Each year, CoreCivic recognizes a deserving employee as our companywide Employee of the Year. It's never easy to choose just one person, as we receive nominations for extraordinary employees from facilities across the country. After careful thought and consideration, the CoreCivic 2021 Employee of the Year is Sonical Mitchell, classification supervisor at Lake City Correctional Facility in Florida.
Mitchell began her career with CoreCivic as a correctional officer in 2009 after working for the Florida Department of Corrections for more than 10 years. After earning her Master of Business Administration from Strayer University, she transferred to the Classification Department and was promoted to classification supervisor in 2017.
"The role of classification in Florida is unique in that we manage almost every aspect of the individuals' lives while they are incarcerated, and we significantly impact their return to the community," Mitchell said about her move to the Classification Department. "I wanted the chance to make a difference in the lives of those in our care, in the families that they will return to, and the communities that they will become a part of when they are released."
She is known by her co-workers as being communicative, respectful, positive, and humble. Virtually everyone with a working relationship with her agrees that she is one of the strongest and supportive supervisors in the facility.
"Under Mrs. Mitchell's supervision, Lake City Correctional Facility has been recognized by the Florida Department of Corrections as having one of the best Classification Departments in the state," said James Deal, warden at Lake City.
In addition to her regular duties, Mitchell also regularly initiates fundraising events to support co-workers in need and reaches out personally to those whom she believes could use emotional or financial support.
"Simply put, she and goes above and beyond to be the light in the darkness, and when there's a need, she answers the call," Deal said.
Mitchell is also one of the most active members of the facility's Recruitment Team, handing out fliers, reaching out to the community, and serving as the "boots-on-the-ground" to help support hiring during a national labor shortage.
Finding unique ways to meet those in our care where they are, Mitchell helped a young adult resident of Lake City become legally adopted by a supportive family in 2021 — a somewhat rare occurrence that provides a formerly-incarcerated individual a legal connection and a lifelong familial bond that will be crucial to his support through incarceration and release. This adoption could not have been completed without Mitchell's dedication and perseverance.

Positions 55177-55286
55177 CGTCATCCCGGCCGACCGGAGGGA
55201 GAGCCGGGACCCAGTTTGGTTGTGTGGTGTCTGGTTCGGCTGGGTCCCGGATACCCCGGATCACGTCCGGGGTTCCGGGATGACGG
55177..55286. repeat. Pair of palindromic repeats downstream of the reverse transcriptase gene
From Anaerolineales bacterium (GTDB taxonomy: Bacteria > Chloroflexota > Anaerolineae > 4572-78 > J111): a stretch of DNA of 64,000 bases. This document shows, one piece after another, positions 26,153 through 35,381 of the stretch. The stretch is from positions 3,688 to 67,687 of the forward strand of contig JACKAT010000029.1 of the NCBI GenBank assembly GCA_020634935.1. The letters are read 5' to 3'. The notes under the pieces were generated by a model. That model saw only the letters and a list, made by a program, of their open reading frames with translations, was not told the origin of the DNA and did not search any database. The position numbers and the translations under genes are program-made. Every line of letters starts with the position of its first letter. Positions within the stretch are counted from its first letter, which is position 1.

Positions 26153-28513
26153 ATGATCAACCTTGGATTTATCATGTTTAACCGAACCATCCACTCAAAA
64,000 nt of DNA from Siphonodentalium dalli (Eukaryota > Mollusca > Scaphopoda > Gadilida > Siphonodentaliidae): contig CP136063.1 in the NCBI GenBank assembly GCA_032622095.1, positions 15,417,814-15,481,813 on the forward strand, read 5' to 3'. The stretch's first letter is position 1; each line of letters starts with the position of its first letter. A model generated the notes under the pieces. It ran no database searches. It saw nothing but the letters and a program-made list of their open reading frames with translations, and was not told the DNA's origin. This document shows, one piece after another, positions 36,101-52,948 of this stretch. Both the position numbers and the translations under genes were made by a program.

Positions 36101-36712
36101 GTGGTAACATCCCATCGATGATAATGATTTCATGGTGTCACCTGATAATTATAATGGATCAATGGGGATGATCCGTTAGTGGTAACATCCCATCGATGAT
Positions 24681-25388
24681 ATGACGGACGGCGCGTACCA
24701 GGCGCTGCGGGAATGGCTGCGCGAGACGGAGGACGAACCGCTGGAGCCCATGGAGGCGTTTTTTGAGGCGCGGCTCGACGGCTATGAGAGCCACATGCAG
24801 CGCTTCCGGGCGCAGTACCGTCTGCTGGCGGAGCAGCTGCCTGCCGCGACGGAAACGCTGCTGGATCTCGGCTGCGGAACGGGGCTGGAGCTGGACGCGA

"This person grew up in foster care and struggled to make the familial bonds that are so important," Mitchell said. "Before the adoptive parents came into the picture, the inmate really had no one to turn to. After the adoption, his new family became very involved in his life. He now stays out of trouble and is excited about the future. I am so blessed to have been given the opportunity to have a role in this process."
An active member of her community, Mitchell is a member of the Alpha Kappa Alpha sorority and routinely chairs charitable events for non-profit service organizations. Mitchell has also served on the board of James Madison Preparatory High School and is a faithful contributor of time and money to schools and organizations to support her community. Mitchell also utilizes her love of couponing by operating a charitable organization called Laundry Baskets of Love, which provides high school seniors with basic necessities as they prepare to go off to college.
"My son was in high school at the time, and I discovered that many parents were concerned about how to afford college tuition and fees," Mitchell said. "By the time the students were ready to move into their college dormitories, their families didn’t have a lot of money for some of the basic things the students would need for independent living, so I started filling laundry baskets with enough supplies to last the students for the first month as my gift to the young men on my son’s baseball team."
As the program grew, Mitchell put together baskets for the college-bound athletes on her son's high school football team. One year, she was able to help more than 100 high school seniors across multiple counties.
"I pray that this program continues to grow, and I am happy to play a small role in helping these students step into their future," Mitchell said.
"Sonical Mitchell is a shining example of our CoreCivic values – not only to her co-workers but also to employees across the company," said CoreCivic President and CEO Damon Hininger. "We deeply appreciate Sonical and the many ways she helps us better the public good."